U.S. Census Bureau: 79 Million Not Working; Here's Why

According to the U.S. Census Bureau's national Survey of Income and Program Participation, an estimated 227 million people 15 years and older resided in the United States in the first quarter of 2004. Of those, nearly 79 million (35 percent) had not worked at a paid job for at least four consecutive months prior to the survey. Retirement (38 percent) and school attendance (19 percent) were the most commonly reported reasons. Chronic illness or disability was the main reason for almost one in seven non-workers (15 percent). Taking care of children or others accounted for 13 percent. Around six percent cited an economic reason for not working--about two percent were on layoff, and four percent were unable to find work. Approximately two percent reported a temporary injury or illness as the main cause for being out of work. The remaining seven percent either were not interested in working or reported an "other" reason.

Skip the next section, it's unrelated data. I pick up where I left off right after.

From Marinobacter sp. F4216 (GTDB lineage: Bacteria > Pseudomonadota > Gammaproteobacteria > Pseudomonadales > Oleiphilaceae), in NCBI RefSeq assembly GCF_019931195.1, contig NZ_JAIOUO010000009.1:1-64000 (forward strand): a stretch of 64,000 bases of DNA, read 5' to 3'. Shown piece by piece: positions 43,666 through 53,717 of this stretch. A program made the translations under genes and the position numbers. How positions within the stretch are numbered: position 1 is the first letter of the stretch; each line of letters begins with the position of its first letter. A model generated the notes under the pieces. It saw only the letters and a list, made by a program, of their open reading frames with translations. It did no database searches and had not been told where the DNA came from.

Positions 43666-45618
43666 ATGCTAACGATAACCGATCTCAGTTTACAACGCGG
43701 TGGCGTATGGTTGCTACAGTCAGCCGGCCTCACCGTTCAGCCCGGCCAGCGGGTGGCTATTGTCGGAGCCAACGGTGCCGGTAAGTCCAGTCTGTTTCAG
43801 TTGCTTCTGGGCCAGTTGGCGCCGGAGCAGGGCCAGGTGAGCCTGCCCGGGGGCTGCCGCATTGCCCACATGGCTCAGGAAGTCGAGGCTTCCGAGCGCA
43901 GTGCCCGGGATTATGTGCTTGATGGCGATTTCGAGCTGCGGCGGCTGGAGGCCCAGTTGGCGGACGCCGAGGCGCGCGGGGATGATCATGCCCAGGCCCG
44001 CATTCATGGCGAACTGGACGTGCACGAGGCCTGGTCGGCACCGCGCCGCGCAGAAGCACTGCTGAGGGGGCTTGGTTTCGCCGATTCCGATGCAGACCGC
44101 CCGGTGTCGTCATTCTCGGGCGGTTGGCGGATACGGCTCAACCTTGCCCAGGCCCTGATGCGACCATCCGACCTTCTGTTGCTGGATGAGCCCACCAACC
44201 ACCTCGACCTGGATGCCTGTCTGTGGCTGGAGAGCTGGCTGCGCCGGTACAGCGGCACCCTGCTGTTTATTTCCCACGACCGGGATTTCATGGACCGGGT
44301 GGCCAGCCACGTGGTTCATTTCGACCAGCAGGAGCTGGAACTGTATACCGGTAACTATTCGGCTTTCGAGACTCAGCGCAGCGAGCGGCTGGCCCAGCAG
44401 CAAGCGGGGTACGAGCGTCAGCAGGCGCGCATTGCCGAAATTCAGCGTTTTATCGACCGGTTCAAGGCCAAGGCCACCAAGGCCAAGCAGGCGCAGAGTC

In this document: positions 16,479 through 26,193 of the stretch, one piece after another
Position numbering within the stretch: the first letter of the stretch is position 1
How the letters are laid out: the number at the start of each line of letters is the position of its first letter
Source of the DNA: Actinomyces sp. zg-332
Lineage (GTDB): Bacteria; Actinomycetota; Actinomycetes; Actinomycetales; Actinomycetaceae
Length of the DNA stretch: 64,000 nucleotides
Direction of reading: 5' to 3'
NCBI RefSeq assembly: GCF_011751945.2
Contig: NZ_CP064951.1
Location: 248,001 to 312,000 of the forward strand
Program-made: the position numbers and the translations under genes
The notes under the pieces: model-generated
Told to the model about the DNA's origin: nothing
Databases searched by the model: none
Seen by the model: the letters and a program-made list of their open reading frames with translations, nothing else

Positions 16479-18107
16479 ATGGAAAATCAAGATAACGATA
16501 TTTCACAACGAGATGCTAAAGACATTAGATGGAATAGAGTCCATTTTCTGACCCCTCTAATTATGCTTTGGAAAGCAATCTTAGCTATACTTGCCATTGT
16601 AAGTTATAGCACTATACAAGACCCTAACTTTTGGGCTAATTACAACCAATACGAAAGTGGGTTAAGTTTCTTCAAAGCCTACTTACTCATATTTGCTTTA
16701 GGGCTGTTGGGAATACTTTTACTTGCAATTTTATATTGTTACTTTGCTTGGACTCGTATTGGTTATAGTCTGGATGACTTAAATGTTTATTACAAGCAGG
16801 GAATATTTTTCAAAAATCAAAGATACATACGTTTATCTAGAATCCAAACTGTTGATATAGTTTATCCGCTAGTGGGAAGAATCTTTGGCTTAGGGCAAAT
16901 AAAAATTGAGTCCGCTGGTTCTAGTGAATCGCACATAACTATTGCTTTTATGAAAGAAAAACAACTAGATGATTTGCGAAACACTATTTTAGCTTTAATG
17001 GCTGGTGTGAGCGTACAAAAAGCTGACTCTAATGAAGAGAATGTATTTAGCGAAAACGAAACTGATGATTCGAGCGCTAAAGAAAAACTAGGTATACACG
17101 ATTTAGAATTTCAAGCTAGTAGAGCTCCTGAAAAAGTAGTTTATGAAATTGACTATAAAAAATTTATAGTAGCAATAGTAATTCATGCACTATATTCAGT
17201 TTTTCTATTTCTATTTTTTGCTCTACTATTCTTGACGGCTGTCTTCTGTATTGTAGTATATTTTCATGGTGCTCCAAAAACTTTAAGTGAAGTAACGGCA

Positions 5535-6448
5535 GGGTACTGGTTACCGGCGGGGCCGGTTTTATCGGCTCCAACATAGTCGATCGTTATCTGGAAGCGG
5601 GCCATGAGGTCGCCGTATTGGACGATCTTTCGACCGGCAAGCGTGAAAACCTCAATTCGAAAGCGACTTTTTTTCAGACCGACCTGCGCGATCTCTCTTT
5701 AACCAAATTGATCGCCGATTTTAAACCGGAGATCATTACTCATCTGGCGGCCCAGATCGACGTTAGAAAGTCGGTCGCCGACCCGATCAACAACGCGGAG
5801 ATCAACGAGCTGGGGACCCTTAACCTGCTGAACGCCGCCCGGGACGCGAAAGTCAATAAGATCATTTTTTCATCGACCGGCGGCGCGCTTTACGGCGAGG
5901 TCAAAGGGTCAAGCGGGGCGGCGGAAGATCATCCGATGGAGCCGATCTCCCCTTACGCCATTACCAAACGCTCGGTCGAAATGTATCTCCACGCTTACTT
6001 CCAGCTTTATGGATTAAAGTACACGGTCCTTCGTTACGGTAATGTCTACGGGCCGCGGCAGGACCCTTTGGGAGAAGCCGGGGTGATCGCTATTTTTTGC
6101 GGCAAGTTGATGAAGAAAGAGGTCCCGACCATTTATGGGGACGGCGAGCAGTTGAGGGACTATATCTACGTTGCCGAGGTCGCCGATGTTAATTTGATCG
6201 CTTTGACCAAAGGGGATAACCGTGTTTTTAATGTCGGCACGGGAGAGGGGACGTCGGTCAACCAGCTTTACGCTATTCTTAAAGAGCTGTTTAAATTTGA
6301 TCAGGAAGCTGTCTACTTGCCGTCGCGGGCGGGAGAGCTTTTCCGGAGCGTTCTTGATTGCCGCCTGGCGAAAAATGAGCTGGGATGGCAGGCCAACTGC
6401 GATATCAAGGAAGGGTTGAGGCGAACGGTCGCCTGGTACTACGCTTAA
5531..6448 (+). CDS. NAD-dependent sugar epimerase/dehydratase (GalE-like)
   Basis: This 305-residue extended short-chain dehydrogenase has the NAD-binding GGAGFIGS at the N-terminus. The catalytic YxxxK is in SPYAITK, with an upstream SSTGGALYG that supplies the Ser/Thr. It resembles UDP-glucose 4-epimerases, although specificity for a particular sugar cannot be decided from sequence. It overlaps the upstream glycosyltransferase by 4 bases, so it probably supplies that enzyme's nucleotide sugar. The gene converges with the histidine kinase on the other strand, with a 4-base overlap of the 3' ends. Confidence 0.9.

Among the other highlights of the survey:

  • Men non-workers were more likely than women non-workers to be retired or going to school.
  • Adults with at most a high school diploma were more likely than those with at least some college education not to work because of a chronic illness or disability.
  • Among never-married non-workers, the most common reasons for not working were school attendance and chronic illness or disability.
  • Roughly one out of four non-workers (26 percent) 20 to 64 years old were not covered by health insurance.
  • Nearly 10 percent of non-workers received federal Supplemental Security Income (SSI) benefits, compared with three percent of the total population 20 to 64 years old.

For more information, visit http://www.sipp.census.gov/sipp/.

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